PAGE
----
Friday, August 23, 2013

The Journey

As the traveler who has once been away from home is wiser than he who has never left his own doorstep, so knowledge of one other culture should sharpen our ability to scrutinize more steadily, to appreciate (more) lovingly, our own. (Margaret Mead, 1901-1978)

Education as conscious evolution must aim at making this wider patriotism (global citizenry) as common a possession of the individual as the narrower patriotism is at present; and teachers who would work for lasting security can make the most effective contribution by conceiving of their work of teaching in world terms. (Andrews, 1915, Teachers College Record)

Before the world of Internet and cell phones, 9/11 and even WWI, educators and scholars discussed the importance of cultural competency and of global citizenry as a means to achieving international peace and security. Today more than ever, teaching global values and cultural literacy will provide "deep knowledge and understanding of topics such as health, climate and economics..[enabling students].to think critically and creatively about the complexity of  current global challenges." (Reimers, 2008)

Our work addressing this global education initiative impacts how we teach, assess, communicate with and engage our students. The work also requires that we reflect and question our own perspectives and understanding of how the content and process of BB&N's program should be tweaked and adjusted through collaborative and at times experiential methodology. It is an evolution of process, not a revolution of thought or program content. This is the work, we as dedicated educators do each year-do you ever teach a lesson or unit the same way twice? Similarly, as our world changes and the demands and resources shift, so does our approach to meet the changing, shrinking world in which we live, or support and understand the student population each year.

Remember multicultural education? Global education is neither interchangeable nor replaceable for the cultural fluency that comes from multicultural-rich lessons.This approach affirms the students in our classrooms, as well as prepares them for those individuals they have yet to meet. Starting with the teacher and student, acknowledging their biases and different viewpoints, then widening that lens is at the heart of one of Reimer's three interdependent dimensions, a positive disposition toward cultural difference and a framework of global values to engage difference.  What Reimer refers in his affective dimension is the work that multicultural practitioners have done for decades, toward the same humanistic (not economic) objectives of human rights, equality and mutual respect. The outcome, to paraphrase Reimer, will be world citizenry where students are globally knowledgeable and empathetic.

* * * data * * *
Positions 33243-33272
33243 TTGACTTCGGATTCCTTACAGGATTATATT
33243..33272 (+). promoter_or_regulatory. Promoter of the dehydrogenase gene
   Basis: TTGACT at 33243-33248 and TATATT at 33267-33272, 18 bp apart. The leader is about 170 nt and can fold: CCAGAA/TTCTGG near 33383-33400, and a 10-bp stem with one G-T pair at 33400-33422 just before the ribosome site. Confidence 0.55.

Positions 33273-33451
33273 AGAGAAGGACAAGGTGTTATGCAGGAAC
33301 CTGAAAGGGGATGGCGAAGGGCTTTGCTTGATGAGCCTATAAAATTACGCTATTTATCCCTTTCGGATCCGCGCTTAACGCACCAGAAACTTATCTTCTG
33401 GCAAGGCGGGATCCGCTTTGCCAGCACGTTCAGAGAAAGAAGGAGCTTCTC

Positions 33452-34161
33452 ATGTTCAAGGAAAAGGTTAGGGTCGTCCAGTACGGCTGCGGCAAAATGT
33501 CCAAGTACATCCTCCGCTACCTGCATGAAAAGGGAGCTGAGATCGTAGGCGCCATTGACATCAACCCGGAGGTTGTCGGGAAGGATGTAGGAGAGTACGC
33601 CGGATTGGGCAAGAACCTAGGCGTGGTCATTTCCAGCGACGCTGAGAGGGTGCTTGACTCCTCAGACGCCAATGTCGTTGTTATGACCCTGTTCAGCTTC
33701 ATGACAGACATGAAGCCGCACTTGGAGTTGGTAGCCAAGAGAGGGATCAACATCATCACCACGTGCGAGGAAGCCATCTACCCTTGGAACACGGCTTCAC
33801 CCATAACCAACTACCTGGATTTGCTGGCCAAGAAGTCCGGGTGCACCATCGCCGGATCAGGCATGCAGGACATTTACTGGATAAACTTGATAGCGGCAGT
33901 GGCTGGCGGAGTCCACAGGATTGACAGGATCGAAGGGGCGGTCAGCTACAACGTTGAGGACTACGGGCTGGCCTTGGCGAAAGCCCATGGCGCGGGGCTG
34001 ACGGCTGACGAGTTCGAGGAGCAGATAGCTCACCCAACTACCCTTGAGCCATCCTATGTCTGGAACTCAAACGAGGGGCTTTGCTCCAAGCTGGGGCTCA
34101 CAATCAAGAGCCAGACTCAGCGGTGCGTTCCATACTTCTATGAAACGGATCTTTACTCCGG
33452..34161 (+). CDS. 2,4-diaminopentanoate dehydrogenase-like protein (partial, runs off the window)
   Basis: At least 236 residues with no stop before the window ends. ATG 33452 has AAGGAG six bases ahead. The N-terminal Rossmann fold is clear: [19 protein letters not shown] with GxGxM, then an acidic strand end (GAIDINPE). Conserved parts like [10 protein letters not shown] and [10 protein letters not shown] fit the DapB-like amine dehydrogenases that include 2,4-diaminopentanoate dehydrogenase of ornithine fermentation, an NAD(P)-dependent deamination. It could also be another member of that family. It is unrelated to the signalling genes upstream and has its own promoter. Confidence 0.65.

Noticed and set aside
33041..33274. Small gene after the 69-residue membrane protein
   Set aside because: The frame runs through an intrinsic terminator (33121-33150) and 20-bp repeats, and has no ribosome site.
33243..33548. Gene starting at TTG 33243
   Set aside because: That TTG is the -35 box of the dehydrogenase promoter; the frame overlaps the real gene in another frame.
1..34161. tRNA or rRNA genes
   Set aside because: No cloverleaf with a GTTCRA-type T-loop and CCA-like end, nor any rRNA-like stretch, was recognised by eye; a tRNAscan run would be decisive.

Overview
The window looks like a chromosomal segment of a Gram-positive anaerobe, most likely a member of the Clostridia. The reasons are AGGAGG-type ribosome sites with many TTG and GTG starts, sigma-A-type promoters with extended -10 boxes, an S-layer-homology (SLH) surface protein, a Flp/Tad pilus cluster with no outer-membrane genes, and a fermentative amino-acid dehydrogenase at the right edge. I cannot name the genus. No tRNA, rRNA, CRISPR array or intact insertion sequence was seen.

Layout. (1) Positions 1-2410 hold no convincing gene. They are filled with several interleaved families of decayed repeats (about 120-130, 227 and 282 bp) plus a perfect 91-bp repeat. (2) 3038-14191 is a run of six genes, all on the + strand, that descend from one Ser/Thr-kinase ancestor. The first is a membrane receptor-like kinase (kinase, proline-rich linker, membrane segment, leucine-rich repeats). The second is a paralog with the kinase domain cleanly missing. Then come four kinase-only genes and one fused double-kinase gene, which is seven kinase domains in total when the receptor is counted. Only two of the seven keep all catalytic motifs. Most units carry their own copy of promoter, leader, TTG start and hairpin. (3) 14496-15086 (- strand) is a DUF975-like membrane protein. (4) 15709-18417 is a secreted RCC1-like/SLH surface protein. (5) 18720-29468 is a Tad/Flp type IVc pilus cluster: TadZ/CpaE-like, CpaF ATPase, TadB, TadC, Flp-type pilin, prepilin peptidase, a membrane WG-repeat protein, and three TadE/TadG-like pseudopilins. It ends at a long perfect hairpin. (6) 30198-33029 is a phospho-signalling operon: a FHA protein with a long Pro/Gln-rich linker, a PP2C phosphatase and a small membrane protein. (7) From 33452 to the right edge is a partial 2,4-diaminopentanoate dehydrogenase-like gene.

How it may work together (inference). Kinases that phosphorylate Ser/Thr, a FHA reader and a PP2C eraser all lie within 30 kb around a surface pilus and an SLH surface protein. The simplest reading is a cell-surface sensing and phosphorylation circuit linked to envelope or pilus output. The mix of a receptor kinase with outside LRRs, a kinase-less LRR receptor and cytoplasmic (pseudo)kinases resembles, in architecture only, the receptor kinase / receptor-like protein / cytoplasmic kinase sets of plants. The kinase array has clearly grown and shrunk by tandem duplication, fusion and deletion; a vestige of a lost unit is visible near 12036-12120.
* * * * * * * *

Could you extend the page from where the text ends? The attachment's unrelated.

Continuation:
Empathy comes not only from understanding cultures, the historical and economic underpinnings, but also from the ability to communicate effectively and authentically. Both in Reimer's writing (the action dimension) and the Asia Society piece, second language acquisition is an essential component of global education. As a former middle school world language teacher who switched from a career in international marketing, I shared with students the benefits and value in language proficiency from both employment and personal angles. Former students, now in college and beyond are using their languages in the workplace, and studying to teach languages. One recent graduate heads to Georgetown University this fall to major in Mandarin and Chinese history and politics. These Vineyard students studied Spanish from kindergarten through middle school, with limited language options at the M.V. Regional Public HS. In the U.S. there seems to be reluctance, especially at the earlier elementary grades, to devote time to teach a second language. (in part due to parents' generational experience or lack there of?) The foundation and exposure, the attitude toward world language at earlier years can not easily be caught up by middle school years. I found students at times learned more grammar (for their native English) in my class than their ELA/English class. In fact, I collaborated with the MS English teacher on a poetry unit, timing a Neruda Autorretrato poetry study to coincide with an "I am" unit of similar objectives. By working together, world language and English, history, all teachers can enrich the students' experience on multiple levels. Reimers refers to this as the academic dimension.

We are at a crossroads, here at the corners of Buckingham, Sparks Street and Gerrys Landing. We can cover our ears and shout la-la-la-la-la! hoping this "initiative" will go away, or we can embrace and acknowledge that this is simply good teaching practice, best practice in fact, which encourages us to communicate, collaborate, innovate, and grow, both individually and as a professional learning community. In the process, I believe as we learn from each other, and hopefully learn more about each other, as we travel?!, explore, and open our minds, we will open the minds of our amazing, inspired students to the possibilities of a future even we can not yet imagine. I look forward to our dialogue and remarkable journey ahead.

Rebecca G

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